Even after the Golden State Killer's case had been cold for over two decades, there was at least one person still interested in it: Michelle McNamara. A journalist and a true crime aficionado, it made all the sense in the world that this woman gave herself the task of tracking down this mystery killer. The way that Michelle McNamara's Golden State Killer book started, though, goes even deeper than that.
According to her old friend Kera Bolonik, who wrote a story about McNamara for Vulture after McNamara died in 2016, McNamara's interest in unsolved murders began when she was a teenager. A woman in her suburban town of Oak Park, Illinois was killed while jogging, and police never found the killer. The fact that a person could be murdered without the killer leaving even a trace deeply disturbed and fascinated McNamara, and Bolonik wrote that in 2006, her friend started a blog called True Crime Diary to discuss cold cases.
In the world of unsolved mysteries, there was no greater jewel for McNamara than the case of the Golden State Killer. Wanted for 12 homicides, 45 rapes, and 120 burglaries, this man had escaped the grip of police since 1986, when his spree of violence and vagary stopped, 10 years after it had started in 1976.
Investigating this and the other cases was going to take a lot of work, and thankfully McNamara had someone supporting her and encouraging her to delve deeper: her husband, comedian Patton Oswalt. Oswalt told Bolonik that they decided together she'd do the True Crime Blog and just work on the cases for a while. “Of course, it turned into this whole career," Oswalt told Bolonik.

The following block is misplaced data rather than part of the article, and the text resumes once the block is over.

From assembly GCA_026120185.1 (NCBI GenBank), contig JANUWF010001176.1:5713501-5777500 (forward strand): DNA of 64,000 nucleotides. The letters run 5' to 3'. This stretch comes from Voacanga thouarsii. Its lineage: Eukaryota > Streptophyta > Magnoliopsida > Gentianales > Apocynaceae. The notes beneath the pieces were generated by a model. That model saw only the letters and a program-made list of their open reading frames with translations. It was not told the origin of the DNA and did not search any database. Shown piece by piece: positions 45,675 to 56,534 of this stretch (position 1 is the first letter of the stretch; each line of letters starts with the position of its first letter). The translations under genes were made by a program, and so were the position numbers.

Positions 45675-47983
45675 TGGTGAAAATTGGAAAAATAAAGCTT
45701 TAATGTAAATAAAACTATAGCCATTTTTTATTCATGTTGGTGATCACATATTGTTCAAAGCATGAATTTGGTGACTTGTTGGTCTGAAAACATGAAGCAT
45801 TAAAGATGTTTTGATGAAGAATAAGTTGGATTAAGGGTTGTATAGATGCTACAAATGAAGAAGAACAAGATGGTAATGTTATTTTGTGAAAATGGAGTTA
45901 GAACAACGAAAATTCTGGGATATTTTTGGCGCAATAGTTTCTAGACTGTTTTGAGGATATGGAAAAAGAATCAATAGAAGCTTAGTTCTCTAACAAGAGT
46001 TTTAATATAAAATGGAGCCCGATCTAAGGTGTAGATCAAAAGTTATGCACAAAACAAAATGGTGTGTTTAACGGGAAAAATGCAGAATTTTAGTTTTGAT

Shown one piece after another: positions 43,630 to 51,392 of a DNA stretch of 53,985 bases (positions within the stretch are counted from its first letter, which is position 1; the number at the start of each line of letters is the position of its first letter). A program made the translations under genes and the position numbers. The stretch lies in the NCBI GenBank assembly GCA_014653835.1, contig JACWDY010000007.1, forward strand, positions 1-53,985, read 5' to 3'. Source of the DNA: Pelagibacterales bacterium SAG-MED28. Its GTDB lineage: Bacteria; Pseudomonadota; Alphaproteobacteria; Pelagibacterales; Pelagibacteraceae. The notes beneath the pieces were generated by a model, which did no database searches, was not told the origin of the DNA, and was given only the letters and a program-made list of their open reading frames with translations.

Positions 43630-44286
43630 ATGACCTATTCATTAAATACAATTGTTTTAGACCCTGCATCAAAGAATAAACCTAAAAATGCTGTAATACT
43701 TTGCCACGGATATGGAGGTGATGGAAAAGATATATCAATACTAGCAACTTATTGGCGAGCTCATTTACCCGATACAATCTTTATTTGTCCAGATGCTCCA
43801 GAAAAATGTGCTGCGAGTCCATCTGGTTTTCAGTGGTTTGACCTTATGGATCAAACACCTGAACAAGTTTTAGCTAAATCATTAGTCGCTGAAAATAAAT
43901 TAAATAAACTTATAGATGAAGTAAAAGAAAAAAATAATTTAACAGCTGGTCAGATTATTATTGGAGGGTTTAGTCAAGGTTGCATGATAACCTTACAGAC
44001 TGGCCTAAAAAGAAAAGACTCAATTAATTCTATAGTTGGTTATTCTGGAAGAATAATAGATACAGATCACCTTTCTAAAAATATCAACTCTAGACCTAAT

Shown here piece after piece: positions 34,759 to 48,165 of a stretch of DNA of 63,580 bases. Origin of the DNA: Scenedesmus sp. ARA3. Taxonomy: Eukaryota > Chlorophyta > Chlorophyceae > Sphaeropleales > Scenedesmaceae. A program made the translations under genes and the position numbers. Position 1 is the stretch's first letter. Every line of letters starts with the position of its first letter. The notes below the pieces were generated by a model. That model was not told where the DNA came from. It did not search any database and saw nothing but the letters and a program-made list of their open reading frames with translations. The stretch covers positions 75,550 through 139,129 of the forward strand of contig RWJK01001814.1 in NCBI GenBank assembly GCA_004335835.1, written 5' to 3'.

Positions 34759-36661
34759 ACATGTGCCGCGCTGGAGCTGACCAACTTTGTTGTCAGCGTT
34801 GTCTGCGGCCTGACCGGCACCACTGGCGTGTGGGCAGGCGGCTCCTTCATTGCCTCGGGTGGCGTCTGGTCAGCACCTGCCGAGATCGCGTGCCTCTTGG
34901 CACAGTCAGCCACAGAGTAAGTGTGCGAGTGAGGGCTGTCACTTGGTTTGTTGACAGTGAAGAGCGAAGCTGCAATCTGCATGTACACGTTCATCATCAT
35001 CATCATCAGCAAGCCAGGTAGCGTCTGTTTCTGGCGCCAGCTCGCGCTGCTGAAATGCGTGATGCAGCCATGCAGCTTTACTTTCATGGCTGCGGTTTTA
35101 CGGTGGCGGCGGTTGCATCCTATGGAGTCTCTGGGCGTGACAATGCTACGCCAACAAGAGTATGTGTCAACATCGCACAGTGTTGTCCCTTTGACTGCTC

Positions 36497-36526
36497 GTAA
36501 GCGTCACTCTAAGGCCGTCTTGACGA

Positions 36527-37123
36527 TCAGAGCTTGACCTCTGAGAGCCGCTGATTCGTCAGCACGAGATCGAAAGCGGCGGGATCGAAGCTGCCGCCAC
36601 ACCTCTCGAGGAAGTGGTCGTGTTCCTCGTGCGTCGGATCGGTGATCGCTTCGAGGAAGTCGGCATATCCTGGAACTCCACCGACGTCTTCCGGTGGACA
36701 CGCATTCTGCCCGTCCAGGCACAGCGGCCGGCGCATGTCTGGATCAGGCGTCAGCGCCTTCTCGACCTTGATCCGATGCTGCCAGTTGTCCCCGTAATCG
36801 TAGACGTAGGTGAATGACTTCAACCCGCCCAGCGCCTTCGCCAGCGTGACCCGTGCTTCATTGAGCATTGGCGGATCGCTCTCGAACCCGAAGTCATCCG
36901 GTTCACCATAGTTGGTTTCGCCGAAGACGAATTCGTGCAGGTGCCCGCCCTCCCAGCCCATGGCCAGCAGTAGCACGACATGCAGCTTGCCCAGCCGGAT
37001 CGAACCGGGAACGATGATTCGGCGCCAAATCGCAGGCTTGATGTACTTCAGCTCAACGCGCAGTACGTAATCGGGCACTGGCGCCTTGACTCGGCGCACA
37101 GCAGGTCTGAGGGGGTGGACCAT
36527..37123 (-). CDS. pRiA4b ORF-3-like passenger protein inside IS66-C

First, her investigation became a long-form article in Los Angeles Magazine called "In the Footsteps of a Killer." Later, it morphed into her book about the case, which was only published in February of this year. The title of that book is I'll Be Gone in the Dark: One Woman's Obsessive Search for the Golden State Killer, and Bolonik writes that the first line comes from something that the Killer himself once said to one of his victims.
According to the New York Times, McNamara was close to solving the case when she died unexpectedly in 2016, leaving Oswalt and her daughter — and her book. The case, as she notes in the title of her own book, had become something of an obsession, making her insomnia and anxiety worse. Instead of letting it drop, though, the Times writes that Oswalt decided to make sure the book got finished.
“We can finish the book, but it was tangential to the work, which was: She was going to solve this crime,” he told the New York Times. “She didn’t want credit for it. She wanted him to be locked up. She was close to figuring it out. It would give her bad nightmares.”
So, working with a different researcher and a journalist, Oswalt pushed the project forward, according to the Times' account. And now that a suspect has been arrested, Oswalt posted a video to Instagram expressing his belief that McNamara's research had allowed it to happen.
“I think you got him, Michelle,” he said in the video.
The Mercury News reports that the Sacramento County Sheriff’s Department had recently reopened the case, and that's what resulted in the discovery and arrest of the Sacramento area man who has now been identified as a suspect in the case. The authorities aren't publicly acknowledging what evidence led them to this man, but it's entirely possible that McNamara's work helped pave the way to this momentous capture.